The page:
“In everything I do, I try to raise the bar” - Richard Barkey
8 February 2011
This week’s Entrepreneurship Guest lecture was by Richard Barkey, the Founder and current CEO at Imparta. Richard is an Engineering graduate from Cambridge University and did an MBA at Harvard. He then joined McKinsey for seven years as a conventional consultant. During those years, specifically when working in the field of training, Barkey felt “he could do it better”. This do-it-better mentality then evolved spinning-out Imparta which turned over £9 million last year.
Barkey points out that over 87% of the content of training is forgotten within two weeks; “training doesn’t work”. He mentions that training differs from education; whereas education has to do with knowledge, in training you learn by doing, avoiding the boring aspects of learning. Taking McKinsey as an example, Barkey explains that the first two years are spent learning by practice. He wished to compress this learning into the shortest time possible and make it interesting.
Barkey believes that the best ideas come from an intersection of disciplines: in Barkey’s case, the intersection was between his passion for computer games, business and learning. Hence, he created Imparta’s first product in 1998: Strategy Co-Pilot, a computer game that allows its players to “learn by doing” through an interactive office environment. Players can interact with co-workers and office equipment such as fax machines, phones and computers (including spreadsheets and other documents). Strategy Co-Pilot enabled Barkey to realise what he had envisioned: players could learn quickly enjoying themselves.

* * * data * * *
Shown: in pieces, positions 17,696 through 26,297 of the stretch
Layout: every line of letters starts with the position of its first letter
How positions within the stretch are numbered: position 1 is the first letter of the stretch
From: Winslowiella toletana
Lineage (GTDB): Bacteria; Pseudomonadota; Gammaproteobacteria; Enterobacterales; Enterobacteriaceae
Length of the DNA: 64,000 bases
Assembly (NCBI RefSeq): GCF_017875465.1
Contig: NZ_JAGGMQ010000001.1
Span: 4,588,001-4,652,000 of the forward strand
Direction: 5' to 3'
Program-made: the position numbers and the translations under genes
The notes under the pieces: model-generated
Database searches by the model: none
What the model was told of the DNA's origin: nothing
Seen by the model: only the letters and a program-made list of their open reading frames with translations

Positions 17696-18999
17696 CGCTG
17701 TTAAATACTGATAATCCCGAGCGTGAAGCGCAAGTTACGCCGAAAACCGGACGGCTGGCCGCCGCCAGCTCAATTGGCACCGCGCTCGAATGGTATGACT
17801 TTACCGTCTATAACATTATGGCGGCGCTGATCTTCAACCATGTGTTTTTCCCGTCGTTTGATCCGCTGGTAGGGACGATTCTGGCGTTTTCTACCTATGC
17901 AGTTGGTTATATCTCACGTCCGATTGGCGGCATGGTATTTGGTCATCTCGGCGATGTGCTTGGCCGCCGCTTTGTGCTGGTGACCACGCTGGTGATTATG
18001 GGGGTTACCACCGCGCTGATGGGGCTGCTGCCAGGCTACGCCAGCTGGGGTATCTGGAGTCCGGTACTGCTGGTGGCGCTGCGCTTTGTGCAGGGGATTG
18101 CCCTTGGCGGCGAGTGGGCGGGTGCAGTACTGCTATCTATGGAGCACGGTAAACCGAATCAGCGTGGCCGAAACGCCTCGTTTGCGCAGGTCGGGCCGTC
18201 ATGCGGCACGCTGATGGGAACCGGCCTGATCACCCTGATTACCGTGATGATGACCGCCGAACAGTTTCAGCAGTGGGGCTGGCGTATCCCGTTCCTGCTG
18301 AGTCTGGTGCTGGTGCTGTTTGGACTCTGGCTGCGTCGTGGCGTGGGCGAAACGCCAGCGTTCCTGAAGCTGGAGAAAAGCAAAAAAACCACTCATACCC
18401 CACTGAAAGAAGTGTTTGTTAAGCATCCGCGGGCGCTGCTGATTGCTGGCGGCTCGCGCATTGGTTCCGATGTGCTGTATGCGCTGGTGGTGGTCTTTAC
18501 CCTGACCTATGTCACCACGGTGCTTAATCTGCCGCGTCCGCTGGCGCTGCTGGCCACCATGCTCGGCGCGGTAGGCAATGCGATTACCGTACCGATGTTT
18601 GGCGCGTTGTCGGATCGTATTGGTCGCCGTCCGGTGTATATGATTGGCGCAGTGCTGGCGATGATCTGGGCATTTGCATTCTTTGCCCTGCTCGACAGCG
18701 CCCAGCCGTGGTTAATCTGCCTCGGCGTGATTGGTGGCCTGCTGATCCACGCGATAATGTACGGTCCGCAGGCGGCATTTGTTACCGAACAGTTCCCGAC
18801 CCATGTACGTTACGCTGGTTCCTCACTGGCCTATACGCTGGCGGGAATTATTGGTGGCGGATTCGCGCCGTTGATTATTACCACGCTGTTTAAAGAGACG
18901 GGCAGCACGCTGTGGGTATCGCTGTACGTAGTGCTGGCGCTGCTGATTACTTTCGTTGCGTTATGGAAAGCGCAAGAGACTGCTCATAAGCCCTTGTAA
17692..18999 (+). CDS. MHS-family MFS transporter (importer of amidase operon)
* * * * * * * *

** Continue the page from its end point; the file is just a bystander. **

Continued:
Barkey then described his journey with Imparta which started in 1998 with Strategy Co-Pilot. He admits that had this product not been over-engineered, he could have launched it earlier. For the first four or five years the company grew progressively and built the first relationships based on trust, which are crucial but require time. In 2007 disaster struck the company because an employee “had run out of steam” and was cutting corners. Subsequently, the company survived and grew through the recession: it generated revenues of £9.5 million in 2010 growing to £11 million in 2011.
Students were then provided with crucial tips from Barkey’s experience with Imparta. Firstly, be sure you want to be an entrepreneur: certain attributes are required, such as dedication and a non-financial motivation. An entrepreneur’s locus of control should be internal rather than external: entrepreneurs should believe they are in control of what happens in their life. Barkey then adds that the hiring of employees is a crucial step: rather than traditional interviews, the process should be made more interactive, for example by introducing tests relating to the job.
Another crucial step is targeting the market with the right products. During the recession, Barkey experienced first-hand the market’s lack of interest in his strategy-based training game. Hence, Imparta shifted to offering sales training, something most businesses required especially during the recession. “Be a helicopter”, Barkey adds; it is crucial to have an in-depth view of things (i.e. at operational level), however this should not distract from the overall bigger picture (i.e. at managerial level). Also, Barkey suggests to “keep yourself fresh”, in order to be able to fully function. In his case, he did this by taking up photography classes.
Finally, Barkey concluded the talk by warning students to “beware of success”. According to research, he states that although salesmen are successful at the beginning of their career, after 18 months their performance begins to worsen. This is due to their know-it-all attitude which creates the false assumption that they now know what the customers want. Barkey warns against this kind of attitude: in order to keep on being successful, salesmen must constantly be inquisitive, putting apart their own agenda and focusing on the customers’.
Written by Mansour Abdulghaffar and Carolina Mostert, UCL Students.